While in the jail, Khulka tattooed herself with the names of her husband and father, so that her body could be recognised and returned to them if she was killed. She mixed breast milk from a lactating woman with ash, and used a needle she had smuggled into the jail. With the same needle and some thread, she began embroidering her underwear with the names and numbers listed in her phone in case Isis found it and took it away. Khulka had been to school, and unlike many of the women there, she knew how to read and write. She also sewed other women’s clothes with their loved ones’ names and numbers so that they would not be forgotten.
Historically, Yazidis associated formal education with repressive state authorities, the suppression of their language, and the threat of religious conversion. In the years before 2014, literacy rates had been improving in Sinjar, but many women and girls worked in the fields to support their families while their brothers went to school. Illiteracy made it harder for women to escape after they were taken into captivity, because they couldn’t read the signs on unfamiliar buildings in Isis-held towns and cities.
Khulka was taken to a side room in the prison with her children and photographed by the Isis guards who gave her the slave number 16, which was then printed above her photo. There were around 500 women in the jail, she recalls, and all of them had to pose with their children and were given slave numbers. Before the picture was taken, she cut her daughter’s hair to make her look like a boy and stop them being separated. If the guards recognised her daughter as a young girl, there was more chance she’d be taken. The other imprisoned women envied Khulka’s grey hair, thinking it might save her from being seized. They tried to imitate it using ash.
“Some of these women and girls resisted forced conversion, protected themselves against violence, or at least tried to, and protected their children. How they resisted really shows incredible intelligence, courage and strength,” said human rights lawyer and gender justice advocate Sherizaan Minwalla.
Yazidi women who fled what is now Turkey during the first world war and the chaos that followed passed down stories that are repeated among Sinjaris today. Among them are accounts of how they did as Khulka was now doing: covering their daughters’ faces with ash and cutting their hair.
In the same prison, Zahra and her sisters were put together into small rooms. They heard screaming and crying as Isis guards came in the middle of the night to drag away the girls. The guards came for Zahra’s middle sister first. When Zahra pleaded with them not to take them separately, one of the guards whipped her with a cable.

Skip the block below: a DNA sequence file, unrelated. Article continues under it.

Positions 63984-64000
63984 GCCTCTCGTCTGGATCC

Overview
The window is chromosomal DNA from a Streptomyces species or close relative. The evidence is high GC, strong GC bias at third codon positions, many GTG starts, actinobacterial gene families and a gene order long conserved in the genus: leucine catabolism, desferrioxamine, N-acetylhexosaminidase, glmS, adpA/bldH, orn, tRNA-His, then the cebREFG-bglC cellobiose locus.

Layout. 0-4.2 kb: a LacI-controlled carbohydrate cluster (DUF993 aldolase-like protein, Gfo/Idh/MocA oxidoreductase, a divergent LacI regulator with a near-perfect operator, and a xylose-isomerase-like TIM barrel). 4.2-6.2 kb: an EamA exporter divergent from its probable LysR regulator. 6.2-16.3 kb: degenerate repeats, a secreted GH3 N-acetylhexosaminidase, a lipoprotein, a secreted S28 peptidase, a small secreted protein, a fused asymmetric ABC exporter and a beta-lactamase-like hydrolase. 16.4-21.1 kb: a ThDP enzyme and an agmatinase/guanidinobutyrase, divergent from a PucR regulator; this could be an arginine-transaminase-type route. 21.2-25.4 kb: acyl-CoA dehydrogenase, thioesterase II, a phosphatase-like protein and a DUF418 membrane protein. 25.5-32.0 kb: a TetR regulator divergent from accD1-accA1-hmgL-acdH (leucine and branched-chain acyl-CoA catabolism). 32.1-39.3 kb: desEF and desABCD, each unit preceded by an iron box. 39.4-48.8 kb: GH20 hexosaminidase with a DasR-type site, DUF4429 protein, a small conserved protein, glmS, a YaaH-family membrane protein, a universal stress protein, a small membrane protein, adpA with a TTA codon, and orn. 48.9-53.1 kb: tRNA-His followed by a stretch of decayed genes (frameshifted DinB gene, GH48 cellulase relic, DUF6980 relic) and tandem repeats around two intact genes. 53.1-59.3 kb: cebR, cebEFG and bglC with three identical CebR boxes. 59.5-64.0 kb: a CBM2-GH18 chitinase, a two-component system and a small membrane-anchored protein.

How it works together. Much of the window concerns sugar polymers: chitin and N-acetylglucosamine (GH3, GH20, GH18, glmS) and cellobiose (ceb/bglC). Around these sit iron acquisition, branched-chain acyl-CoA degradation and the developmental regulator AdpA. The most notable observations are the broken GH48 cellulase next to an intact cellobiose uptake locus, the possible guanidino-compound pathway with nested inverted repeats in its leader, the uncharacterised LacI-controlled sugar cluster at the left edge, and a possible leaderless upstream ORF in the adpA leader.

After her sister was taken from the cell, the door opened again. This time Zahra was grabbed by two large men and shoved into a car. “I won’t go until you give me my sister!” she cried out. The men drove her to a house in Raqqa belonging to an Isis member who kept her as his slave, then sold her on after four months to another Isis fighter. He found her disobedient and sold her on straight away to a fighter of only 18, who lived at a compound for Libyan fighters near Deir ez-Zor in eastern Syria.
Many Yazidi girls were by being held in the same compound of 100 to 200 caravans where the Libyan fighters lived. The women and girls were chained, beaten, raped and passed around like animals between the men. At the edge of the compound, a barbed-wire fence prevented them from escaping. The stories of privation and torture suffered by Yezidi women in this compound are some of the worst in a long catalogue of abuses.

After a little more than a month at the farm, Leila and three other girls from Kojo were taken back to Iraq and kept in a military base near the Iraq–Syria border, more than 200km south of Sinjar in Anbar province. The military base was in Al-Qa’im, a border crossing between Iraq and Syria, but by that time, under the caliphate, it was merely a pitstop between Isis-held stretches of desert. It was also a common crossing point for slaves passing between markets in Isis towns and cities. Leila was sold to a man called Muhammad, who looked familiar to her. Then she remembered who he was: his family were like godparents to her family.
When Leila recognised Muhammad, she was relieved: she thought he would rescue her, and maybe sell her back to her family. Instead, he sold her on. Three days later, Leila was taken to a military base near Ramadi and sold to an Isis military commander. Later, after she had escaped and was in Baghdad, someone asked her what she would do if she saw Muhammad again. “I would burn him alive,” she said.